Monday, October 28, 2013

Halloween Candy Is Okay


Halloween is a special night for kids of all ages and besides the fun costumes the candy is often a highlight.

If you, and your kids, enjoy the special treats of Halloween you don’t have to feel guilty about eating the candy if you follow a few tricks – positive tricks not Halloween tricks.

· Choose candies that are dark chocolate rather than milk chocolate – more healthful fat and less sugar

· Look for candies that contain nuts - a touch of protein

· Go for the bite size bars and savor them, don’t inhale them

· Enjoy candy After a meal not in place of or in-between meals

· Develop a plan for how much candy to enjoy each day

When distributing candy watch how many pieces you eat while passing out the candy – this isn’t a “one for you, one for me” event. When trick or treating is complete, layout all of the candy and decide, which pieces do you really want to eat and which ones can you in fact “live without.” Take those that you don’t care as much about and either take them to your office or consider other options to give them away. The ones that you really want can then be divided into daily portions.

If you have focused on enjoying some candy and dividing it out to make enjoyment last longer you will have a plan that takes the guilt out of eating Halloween candy.

Monday, October 14, 2013

The Skinny on Low Calorie Sweeteners


Recently a national television show spent one hour on the topic of low calorie sweeteners. During the hour, several misstatements were made about low calorie sweeteners, not the least of which a “mistake” in terms of the amount consumed. Accusations were made that low calorie sweeteners can "pervert" the system when it comes to perception of sweetness, that they trigger weight gain, and that they cause weight gain in the all important to health area – the belly.  The problem with the discussion is that few scientific facts were presented; it was a show of much "sensation" and little substance.

As a registered dietitian (RD) I pride myself on knowing the science of food and nutrition and speaking about the science - not beliefs, myths or sensations. As an RD, I have read the science and because of that I have agreed to serve as a member of the Aspartame Advisory Panel. This panel focuses on reviewing scientific studies,advising the company on what the studies mean to consumers and how to communicate scientific facts about low calorie sweeteners, so let’s discuss some facts.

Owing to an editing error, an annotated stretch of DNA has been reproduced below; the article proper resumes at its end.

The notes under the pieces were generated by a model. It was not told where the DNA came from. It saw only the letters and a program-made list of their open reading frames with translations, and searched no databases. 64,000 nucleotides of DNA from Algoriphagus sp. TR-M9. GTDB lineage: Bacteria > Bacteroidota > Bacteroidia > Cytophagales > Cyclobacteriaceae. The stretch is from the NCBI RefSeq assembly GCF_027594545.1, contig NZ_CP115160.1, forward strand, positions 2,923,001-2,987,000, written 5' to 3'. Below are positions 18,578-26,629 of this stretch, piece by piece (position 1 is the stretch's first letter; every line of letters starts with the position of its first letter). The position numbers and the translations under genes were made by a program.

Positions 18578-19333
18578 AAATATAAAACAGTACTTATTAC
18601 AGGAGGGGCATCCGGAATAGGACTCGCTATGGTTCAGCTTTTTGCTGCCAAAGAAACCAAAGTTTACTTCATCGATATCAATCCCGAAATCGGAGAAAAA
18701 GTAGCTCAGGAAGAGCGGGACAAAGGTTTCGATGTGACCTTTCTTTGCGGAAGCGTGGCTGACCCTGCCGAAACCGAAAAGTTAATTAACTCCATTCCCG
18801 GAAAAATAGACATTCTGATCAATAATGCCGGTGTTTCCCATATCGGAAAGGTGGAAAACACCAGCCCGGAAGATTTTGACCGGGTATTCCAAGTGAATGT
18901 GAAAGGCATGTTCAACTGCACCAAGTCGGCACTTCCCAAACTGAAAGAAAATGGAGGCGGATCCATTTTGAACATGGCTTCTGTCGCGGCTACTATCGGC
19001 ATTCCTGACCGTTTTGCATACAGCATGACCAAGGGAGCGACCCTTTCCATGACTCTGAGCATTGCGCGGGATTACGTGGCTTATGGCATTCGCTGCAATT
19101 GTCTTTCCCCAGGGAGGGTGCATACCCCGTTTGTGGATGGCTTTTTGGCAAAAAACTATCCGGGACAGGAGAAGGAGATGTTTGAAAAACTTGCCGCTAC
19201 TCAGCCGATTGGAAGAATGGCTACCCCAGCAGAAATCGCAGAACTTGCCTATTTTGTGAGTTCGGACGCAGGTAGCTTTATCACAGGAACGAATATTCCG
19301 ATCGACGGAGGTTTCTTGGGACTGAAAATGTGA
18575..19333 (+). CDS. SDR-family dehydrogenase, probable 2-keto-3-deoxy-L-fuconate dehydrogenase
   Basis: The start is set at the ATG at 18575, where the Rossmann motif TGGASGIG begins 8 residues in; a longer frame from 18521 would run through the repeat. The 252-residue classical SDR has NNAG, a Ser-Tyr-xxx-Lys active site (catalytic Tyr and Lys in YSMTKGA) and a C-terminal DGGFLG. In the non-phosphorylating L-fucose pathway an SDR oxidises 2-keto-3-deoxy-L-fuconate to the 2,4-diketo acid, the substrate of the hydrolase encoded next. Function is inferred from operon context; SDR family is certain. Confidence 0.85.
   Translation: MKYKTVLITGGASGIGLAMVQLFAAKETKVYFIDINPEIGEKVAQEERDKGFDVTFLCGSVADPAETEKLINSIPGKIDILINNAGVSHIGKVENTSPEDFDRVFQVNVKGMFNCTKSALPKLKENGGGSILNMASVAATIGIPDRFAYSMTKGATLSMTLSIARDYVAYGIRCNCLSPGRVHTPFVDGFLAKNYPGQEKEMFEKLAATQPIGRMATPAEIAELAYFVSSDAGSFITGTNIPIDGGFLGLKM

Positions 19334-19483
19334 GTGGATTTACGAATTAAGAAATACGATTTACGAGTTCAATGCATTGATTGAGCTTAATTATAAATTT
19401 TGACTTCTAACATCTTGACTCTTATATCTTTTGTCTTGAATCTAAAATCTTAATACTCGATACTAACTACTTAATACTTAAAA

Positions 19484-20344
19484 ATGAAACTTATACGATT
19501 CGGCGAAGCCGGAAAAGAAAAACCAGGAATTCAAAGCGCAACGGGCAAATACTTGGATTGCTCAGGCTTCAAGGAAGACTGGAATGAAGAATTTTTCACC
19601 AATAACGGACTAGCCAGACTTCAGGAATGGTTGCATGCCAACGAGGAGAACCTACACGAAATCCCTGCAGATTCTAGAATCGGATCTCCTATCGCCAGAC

First, the body of evidence on the safety of low calorie sweeteners, in humans, is extensive and to this point it is safe for consumption by adults. Evidence is not as conclusive on use by children but thus far no human studies show harm when used by children. The presence of data in humans is especially important since – well we aren’t rats – and rats respond differently to low calorie sweeteners than do humans. example – rats like starch so they respond favorably to the sweetener Splenda but they do not like Sucralose. Rats are also indifferent to Aspartame, whereas humans find it to be sweet.

Second, during this show the host stated that the average consumption of low calorie sweeteners per year is 24 pounds or 10,000 individual packets per year or 27 packets per day or 9 packets per meal - Every Day. A search of the literature shows that the actual per individual intake is about one pound per year – so Not 24 Actually 1 pound/year.

Third, a significant number of scientific organizations, including the American Diabetes Association, the American Heart Association and the Academy of Nutrition and Dietetics, have all stated that low calorie sweeteners can be a useful part of a weight management plan and Not the cause of weight gain.

So what should you do with your low calorie Sweeteners? Continue to use them in place of sugar, honey, brown sugar, maple syrup and other calorie sweeteners to get the sweet taste you love without the calories. But don’t forget that other foods can provide a sweet taste – Fresh fruit with low-fat yogurt, sliced bananas on cereal, a small glass of 100% juice combined with sparkling water for a refreshing drink and many other options.

Monday, October 7, 2013

Making Smart Sense out of Sodium


Last spring a report came out indicating that sodium might not be such a big concern to diet. However, a closer look at the Institute of Medicine (IOM) report finds that the conclusion of the scientific group was that the Evidence showing clear “cause and effect” between high sodium intake and disease is lacking.

This conclusion might sound convincing but what it really means is that studies have thus far not been designed to demonstrate a “cause and effect” outcome. Studies thus far have shown an indication or association between too much sodium and heart disease risk, so this new report shouldn’t really change how you look at your sodium intake.

Currently Americans consume, on average, 3400 mg/day of sodium, this is in excess of the recommended 2300 mg/day. While sodium is found in all foods except for fruit, the 2010 Dietary Guidelines for Americans reported the top food sources of sodium were-

* Yeast breads

*Chicken and chicken dishes

* Pizza

* Pasta and pasta dishes

You might be surprised to see some of these foods on the list but one of the reasons several of them make the list is that we consume too much food from that group. Read more here -

Changing sodium intake takes a little time – taste buds have to adjust – so try these tips.

* Reduce intake slowly

* Use salt in cooking or at the table

* Read labels

* Try herbs and spices in place of salt

* Learn the right portions for bread and other grain foods